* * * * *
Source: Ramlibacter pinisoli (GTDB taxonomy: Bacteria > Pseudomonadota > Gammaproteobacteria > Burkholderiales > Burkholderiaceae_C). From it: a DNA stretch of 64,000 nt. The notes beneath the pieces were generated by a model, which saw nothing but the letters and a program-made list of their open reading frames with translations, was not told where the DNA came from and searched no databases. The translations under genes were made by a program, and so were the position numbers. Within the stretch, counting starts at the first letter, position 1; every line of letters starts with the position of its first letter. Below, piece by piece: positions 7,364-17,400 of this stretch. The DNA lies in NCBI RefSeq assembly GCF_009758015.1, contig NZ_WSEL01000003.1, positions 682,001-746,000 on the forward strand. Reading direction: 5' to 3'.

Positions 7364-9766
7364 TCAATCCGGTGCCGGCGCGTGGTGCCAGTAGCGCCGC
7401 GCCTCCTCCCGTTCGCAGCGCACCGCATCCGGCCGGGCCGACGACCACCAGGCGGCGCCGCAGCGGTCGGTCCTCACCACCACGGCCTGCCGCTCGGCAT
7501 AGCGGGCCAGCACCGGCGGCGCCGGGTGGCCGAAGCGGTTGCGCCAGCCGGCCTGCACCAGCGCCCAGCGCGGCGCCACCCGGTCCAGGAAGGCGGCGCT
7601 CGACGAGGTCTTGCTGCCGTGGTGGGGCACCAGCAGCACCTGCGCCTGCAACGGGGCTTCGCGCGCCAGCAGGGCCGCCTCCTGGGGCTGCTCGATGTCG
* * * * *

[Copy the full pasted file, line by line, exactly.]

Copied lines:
Source: Ramlibacter pinisoli (GTDB taxonomy: Bacteria > Pseudomonadota > Gammaproteobacteria > Burkholderiales > Burkholderiaceae_C). From it: a DNA stretch of 64,000 nt. The notes beneath the pieces were generated by a model, which saw nothing but the letters and a program-made list of their open reading frames with translations, was not told where the DNA came from and searched no databases. The translations under genes were made by a program, and so were the position numbers. Within the stretch, counting starts at the first letter, position 1; every line of letters starts with the position of its first letter. Below, piece by piece: positions 7,364-17,400 of this stretch. The DNA lies in NCBI RefSeq assembly GCF_009758015.1, contig NZ_WSEL01000003.1, positions 682,001-746,000 on the forward strand. Reading direction: 5' to 3'.

Positions 7364-9766
7364 TCAATCCGGTGCCGGCGCGTGGTGCCAGTAGCGCCGC
7401 GCCTCCTCCCGTTCGCAGCGCACCGCATCCGGCCGGGCCGACGACCACCAGGCGGCGCCGCAGCGGTCGGTCCTCACCACCACGGCCTGCCGCTCGGCAT
7501 AGCGGGCCAGCACCGGCGGCGCCGGGTGGCCGAAGCGGTTGCGCCAGCCGGCCTGCACCAGCGCCCAGCGCGGCGCCACCCGGTCCAGGAAGGCGGCGCT
7601 CGACGAGGTCTTGCTGCCGTGGTGGGGCACCAGCAGCACCTGCGCCTGCAACGGGGCTTCGCGCGCCAGCAGGGCCGCCTCCTGGGGCTGCTCGATGTCG